Bobby McFerrin has been part of the American music scene for over 25 years, so it’s easy to take him for granted and, in the process, overlook his considerable accomplishments. To start, there is the whole concept of solo singing that McFerrin developed for himself. With his amazing range and the ability to make rapid-fire changes from the top to the bottom of his voice, he created the illusion of a continuous walking bass line under his falsetto improvisations. Add the frequent slapping of his hand on his chest and the illusion of the rhythm section is complete. But McFerrin did more than just creating his own one-man band. He found a large audience that was not only interested in music for its own sake, but also in making music. He encourages his audience to sing along (and comically chastises them when they don’t) and he makes the whole experience of making music a great deal of fun. The concert from which Spontaneous Inventions
derives was also recorded for video. The hall is packed (and this, I remind you, is before
“Don’t Worry, Be Happy”). On “I Hear Music”, McFerrin sings a line or two of the lyric before taking out the words. On earlier live recordings, McFerrin was somewhat lax on staying within the unheard harmony, but on this track, he outlines the harmony for most of the solo. When he brings the audience in, McFerrin’s goofy choice of scat syllables makes the performance lose its focus. Yet, to hear the audience sing back McFerrin’s musical ideas with considerable accuracy makes up for the temporary suspension of time and harmony.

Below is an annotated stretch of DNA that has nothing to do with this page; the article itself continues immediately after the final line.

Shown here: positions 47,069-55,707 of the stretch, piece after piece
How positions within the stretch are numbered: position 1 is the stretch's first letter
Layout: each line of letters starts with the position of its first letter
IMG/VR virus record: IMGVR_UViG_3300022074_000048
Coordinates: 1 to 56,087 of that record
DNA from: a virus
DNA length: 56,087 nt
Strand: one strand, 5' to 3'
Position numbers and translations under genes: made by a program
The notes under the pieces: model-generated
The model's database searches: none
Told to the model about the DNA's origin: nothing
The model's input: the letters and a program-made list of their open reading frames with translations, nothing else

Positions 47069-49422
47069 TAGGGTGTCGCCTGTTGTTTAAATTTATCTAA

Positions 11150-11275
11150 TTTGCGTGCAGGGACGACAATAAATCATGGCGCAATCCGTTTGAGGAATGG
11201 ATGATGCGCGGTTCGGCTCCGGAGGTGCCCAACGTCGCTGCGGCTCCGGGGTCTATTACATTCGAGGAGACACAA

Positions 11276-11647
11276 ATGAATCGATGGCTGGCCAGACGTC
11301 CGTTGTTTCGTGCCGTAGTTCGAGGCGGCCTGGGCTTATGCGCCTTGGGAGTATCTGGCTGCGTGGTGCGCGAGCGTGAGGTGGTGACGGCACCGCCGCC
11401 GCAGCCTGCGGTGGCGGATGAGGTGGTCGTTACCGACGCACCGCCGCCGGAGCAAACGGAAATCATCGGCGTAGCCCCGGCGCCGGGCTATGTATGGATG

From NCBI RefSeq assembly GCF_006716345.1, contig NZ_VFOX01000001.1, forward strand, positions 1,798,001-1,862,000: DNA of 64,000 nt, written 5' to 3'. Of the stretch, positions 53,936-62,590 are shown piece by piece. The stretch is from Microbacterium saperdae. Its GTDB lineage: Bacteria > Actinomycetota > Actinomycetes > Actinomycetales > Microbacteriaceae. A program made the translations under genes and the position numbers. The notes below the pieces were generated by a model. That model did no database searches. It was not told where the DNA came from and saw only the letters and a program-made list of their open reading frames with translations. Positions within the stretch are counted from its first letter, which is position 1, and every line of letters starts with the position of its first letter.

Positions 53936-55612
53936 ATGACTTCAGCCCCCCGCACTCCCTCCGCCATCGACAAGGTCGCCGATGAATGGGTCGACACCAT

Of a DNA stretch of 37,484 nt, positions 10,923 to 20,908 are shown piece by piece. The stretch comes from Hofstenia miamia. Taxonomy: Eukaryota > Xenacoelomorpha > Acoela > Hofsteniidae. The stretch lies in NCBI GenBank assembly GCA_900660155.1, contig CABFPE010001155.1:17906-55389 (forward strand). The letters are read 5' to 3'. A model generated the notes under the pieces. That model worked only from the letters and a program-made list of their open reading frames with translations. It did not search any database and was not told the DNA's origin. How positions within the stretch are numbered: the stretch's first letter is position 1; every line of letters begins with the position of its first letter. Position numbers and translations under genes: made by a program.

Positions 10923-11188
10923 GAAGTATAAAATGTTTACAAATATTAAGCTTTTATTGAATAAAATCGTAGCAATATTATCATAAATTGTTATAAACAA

Tags: i hear music
There's a guilty pleasure in listening to a swingin' B-3 combo, that stylistic poor relation long relegated to the back bays of jazz respectability. Most listeners fall into two categories: those who dig the sound and those who don't. Either way, this particular group sails well through these waters on Ron Oswanski's solid Leslie-hulled vessel, the perfect vehicle for Jeff Barone's decidedly old school, in-the-pocket technique.
Jack Wilkins, renowned for his eruptive, free-flowing guitar work, produced this effort, and that alone would intimidate most up-and-coming guitarists. In spite of that, Barone sounds comfortable in his own skin, rolling out a series of potent, tasty bop phrases that fit the groove like well-worn gloves, saying more in a few droplets of notes than many others could say with tsunamis of sound. Plus he definitely swings, with flawless timing and a strong, precise attack. Yet for me, his playing is almost too reserved and disciplined. It would be nice to hear this guy go wild and spread a bit more sail, but perhaps that's not his way … or he may just be holding back. Captain Jack, would you mind leaving the bridge for a few minutes?
Tags: i hear music
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